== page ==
It is no secret that the traditionalists don’t like the fact that Stanford is a loud, brash Texan, who flaunted his money, flew a helicopter into Lords and did not show due deference to the stuffed shirts. Wisden, the MCC and certainly the Leicestershire chief exec (who couldn’t get on TV quick enough to pronounce the entire matter an absolute disgrace, sack the board) must be delighted to be able to say ‘I told you so’ and that lairy Americans that bounce WAGS on their knees and don’t understand the subtleties of the longer form have no part to play in the English game.

English cricket (like other nations and other sports) is dependent on sponsorship and Stanford provided what – until recently – looked like a good source. Clarke would have been neglecting his duties not to explore the opportunities on offer, no matter how unpalatable the individual offering that sponsorship. I’m no great fan of the ECB, however as far as I see it Clarke only did what is part of his job, that of seeking sponsorship to help fund and grow the game.

Stanford might be proved a crook and the US courts will decide whether that is the case. The ECB has suspended negotiations after it transpired that there is a case for Stanford to answer. Not sure what more is expect from the ECB?

Does anybody else find it kind of weird that there is a very white left-handed dwarf playing for the Windies?

I’ve got no problems with it, despite the guy seeming very, very Australian (albeit like an eight year old Australian child), cos we have pinched plenty of Zimbos, Saffas, Kiwis, Aussies (remember Pattinson? No, didn’t think so) and West Indians over the years. It just seems strange. Plus, anybody else noticed that he seems to do all the West Indian outfielding?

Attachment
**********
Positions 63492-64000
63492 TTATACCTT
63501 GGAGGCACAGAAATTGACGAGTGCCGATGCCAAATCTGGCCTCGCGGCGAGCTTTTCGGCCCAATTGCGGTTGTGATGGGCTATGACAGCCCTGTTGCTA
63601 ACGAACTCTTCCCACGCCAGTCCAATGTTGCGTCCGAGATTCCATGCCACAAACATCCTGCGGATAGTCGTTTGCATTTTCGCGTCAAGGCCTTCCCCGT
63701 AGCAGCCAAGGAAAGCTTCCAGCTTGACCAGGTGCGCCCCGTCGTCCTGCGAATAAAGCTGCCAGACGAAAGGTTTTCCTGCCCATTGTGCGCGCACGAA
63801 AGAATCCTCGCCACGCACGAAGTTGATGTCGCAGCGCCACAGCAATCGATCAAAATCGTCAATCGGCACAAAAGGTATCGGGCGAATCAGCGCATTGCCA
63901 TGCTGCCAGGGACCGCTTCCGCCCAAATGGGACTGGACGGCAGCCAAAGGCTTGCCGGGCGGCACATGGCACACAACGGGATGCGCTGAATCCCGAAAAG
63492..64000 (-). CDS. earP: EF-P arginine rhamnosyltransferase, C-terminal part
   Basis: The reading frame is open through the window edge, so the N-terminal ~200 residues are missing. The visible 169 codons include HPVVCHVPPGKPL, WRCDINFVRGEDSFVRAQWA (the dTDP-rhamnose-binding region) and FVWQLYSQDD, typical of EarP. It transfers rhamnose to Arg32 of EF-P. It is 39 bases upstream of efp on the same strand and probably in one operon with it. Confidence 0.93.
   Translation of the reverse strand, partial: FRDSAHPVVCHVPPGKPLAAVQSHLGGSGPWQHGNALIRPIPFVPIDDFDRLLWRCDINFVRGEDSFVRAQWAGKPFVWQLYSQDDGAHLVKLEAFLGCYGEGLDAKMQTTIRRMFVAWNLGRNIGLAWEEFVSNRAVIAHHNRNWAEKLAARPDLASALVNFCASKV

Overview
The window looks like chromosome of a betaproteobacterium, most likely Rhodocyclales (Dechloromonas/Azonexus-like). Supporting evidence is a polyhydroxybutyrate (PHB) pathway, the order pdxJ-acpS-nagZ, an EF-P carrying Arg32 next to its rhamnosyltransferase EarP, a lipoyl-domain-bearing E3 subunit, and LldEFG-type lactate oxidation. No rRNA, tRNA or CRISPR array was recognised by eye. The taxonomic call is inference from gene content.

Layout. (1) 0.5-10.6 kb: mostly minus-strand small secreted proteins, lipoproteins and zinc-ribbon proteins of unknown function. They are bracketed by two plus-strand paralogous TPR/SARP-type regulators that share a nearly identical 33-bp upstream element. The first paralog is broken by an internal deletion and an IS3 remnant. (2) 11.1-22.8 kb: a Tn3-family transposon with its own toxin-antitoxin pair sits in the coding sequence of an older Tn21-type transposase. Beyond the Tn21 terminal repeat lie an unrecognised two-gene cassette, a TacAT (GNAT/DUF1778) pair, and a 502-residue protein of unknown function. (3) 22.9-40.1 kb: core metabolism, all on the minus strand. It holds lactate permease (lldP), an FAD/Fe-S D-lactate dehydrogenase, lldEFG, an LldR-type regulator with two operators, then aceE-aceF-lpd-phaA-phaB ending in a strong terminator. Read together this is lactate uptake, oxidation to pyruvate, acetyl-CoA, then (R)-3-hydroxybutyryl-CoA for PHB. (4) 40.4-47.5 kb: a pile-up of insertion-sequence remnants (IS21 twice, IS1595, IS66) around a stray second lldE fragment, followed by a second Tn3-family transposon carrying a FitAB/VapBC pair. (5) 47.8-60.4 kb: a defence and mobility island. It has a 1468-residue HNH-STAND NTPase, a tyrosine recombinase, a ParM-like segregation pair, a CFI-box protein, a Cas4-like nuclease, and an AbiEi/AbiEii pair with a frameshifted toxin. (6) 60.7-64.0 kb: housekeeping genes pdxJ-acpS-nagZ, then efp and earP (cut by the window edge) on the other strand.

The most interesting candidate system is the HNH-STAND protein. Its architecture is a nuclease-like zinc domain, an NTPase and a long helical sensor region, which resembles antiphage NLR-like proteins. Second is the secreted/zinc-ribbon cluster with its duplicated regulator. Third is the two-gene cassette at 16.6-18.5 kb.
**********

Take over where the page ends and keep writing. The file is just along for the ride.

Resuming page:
Jrod over at Cricketwithballs doesn’t like Brendan Nash: “I never like Nash, he bored me, bowled scabby little off breaks and made runs against Victoria.”

I love this. Not only has England racked up a sizeable first innings score at the Antigua Recreation Ground (and I am very much loving Chicky’s disco between overs), it is very apparant that England and the West Indies have been reduced to playing village cricket.

My reasoning? Only the true village cricketer will be able to discuss the trials and tribulations of playing cricket on what – in the winter – is a football pitch.

Yes, normally we only have to deal with a bobbly outfield, sometimes having to move the goal posts, and muddy goalmouths after a wet April. In the West Indies, on the other hand, the actually allow the football players to play on the square.

In fact, at this very moment in time, Freddie is steaming in, trying to pitch the ball on what was the line of the centre circle. This, it appears, to cause the ball to shoot along the floor… or shoot off a length.

Proper village, proper cricket, great fun. Faaaaaaaaaantastic.

There is nothing like a long day sprawled on the sofa, enjoying some test match cricket from the West Indies. This, unfortunately, is nothing like a long day sprawled on the sofa, enjoying some test match cricket from the West Indies. That is because there is no test match cricket from the West Indies. That is because the outfield is unsuitable for cricket, so there is nothing to watch. 10 balls is all they managed.

Play has been abandoned for the day, and probably the entire test, because the outfield is dangerous. Even assuming there is a pitch available at the Antigua Recreation Ground – the only possible alternative – it would take three days for all the TV kit to move.

£40 a month for Sky and no cricket, a joke!